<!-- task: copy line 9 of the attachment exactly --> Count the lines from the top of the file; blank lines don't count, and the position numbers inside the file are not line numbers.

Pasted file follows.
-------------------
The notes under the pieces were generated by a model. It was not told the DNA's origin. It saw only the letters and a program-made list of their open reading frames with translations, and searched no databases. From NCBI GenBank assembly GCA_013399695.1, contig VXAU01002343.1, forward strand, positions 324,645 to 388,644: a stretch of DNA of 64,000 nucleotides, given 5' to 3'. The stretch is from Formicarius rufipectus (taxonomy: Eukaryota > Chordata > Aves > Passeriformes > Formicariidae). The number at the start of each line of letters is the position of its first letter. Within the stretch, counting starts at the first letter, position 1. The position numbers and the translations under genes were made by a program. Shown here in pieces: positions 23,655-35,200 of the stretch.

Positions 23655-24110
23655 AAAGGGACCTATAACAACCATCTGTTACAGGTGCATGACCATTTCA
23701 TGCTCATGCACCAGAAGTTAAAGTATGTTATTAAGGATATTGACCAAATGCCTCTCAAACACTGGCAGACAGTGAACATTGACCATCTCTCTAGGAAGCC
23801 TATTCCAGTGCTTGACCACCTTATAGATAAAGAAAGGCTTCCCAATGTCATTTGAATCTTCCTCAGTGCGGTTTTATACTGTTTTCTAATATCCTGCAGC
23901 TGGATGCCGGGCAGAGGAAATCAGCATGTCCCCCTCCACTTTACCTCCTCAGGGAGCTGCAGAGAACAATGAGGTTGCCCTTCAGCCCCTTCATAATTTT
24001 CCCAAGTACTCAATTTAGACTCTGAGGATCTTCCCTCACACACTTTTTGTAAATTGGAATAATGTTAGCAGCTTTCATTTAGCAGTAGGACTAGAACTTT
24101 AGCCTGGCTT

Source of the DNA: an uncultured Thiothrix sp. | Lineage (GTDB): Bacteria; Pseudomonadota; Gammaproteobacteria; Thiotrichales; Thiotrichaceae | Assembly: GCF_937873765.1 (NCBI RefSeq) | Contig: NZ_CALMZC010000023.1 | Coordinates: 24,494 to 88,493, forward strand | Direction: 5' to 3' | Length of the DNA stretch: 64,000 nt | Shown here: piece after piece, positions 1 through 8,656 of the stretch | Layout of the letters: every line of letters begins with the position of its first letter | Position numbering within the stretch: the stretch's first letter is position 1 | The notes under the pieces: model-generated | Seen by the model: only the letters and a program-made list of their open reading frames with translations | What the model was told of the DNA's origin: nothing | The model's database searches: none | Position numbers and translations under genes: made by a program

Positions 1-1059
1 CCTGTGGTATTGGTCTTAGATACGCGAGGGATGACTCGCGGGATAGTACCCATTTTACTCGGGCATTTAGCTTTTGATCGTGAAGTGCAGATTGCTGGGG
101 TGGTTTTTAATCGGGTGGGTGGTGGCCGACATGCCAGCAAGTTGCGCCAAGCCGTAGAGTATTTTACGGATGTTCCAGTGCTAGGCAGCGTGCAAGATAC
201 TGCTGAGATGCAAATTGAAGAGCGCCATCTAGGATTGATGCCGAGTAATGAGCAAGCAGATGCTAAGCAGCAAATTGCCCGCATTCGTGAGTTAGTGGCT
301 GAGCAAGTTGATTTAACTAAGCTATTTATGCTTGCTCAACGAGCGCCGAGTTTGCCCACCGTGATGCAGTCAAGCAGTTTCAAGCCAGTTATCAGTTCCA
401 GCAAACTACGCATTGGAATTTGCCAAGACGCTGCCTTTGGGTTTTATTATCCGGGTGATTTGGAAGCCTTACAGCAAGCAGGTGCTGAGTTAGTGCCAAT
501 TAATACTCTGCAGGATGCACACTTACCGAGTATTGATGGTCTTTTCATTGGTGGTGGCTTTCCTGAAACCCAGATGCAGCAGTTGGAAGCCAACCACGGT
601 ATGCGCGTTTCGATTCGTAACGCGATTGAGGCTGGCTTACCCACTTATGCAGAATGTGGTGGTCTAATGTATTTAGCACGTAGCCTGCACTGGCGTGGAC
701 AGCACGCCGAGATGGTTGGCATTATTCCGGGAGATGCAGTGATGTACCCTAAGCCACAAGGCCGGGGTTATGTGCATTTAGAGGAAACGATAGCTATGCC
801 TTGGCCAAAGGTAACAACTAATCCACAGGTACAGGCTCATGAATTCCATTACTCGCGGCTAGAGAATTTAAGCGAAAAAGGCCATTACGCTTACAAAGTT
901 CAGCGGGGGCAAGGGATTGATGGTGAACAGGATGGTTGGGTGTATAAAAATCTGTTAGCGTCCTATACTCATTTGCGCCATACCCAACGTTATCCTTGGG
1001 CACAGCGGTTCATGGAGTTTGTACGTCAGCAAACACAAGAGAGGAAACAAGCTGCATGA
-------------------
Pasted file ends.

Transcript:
Source of the DNA: an uncultured Thiothrix sp. | Lineage (GTDB): Bacteria; Pseudomonadota; Gammaproteobacteria; Thiotrichales; Thiotrichaceae | Assembly: GCF_937873765.1 (NCBI RefSeq) | Contig: NZ_CALMZC010000023.1 | Coordinates: 24,494 to 88,493, forward strand | Direction: 5' to 3' | Length of the DNA stretch: 64,000 nt | Shown here: piece after piece, positions 1 through 8,656 of the stretch | Layout of the letters: every line of letters begins with the position of its first letter | Position numbering within the stretch: the stretch's first letter is position 1 | The notes under the pieces: model-generated | Seen by the model: only the letters and a program-made list of their open reading frames with translations | What the model was told of the DNA's origin: nothing | The model's database searches: none | Position numbers and translations under genes: made by a program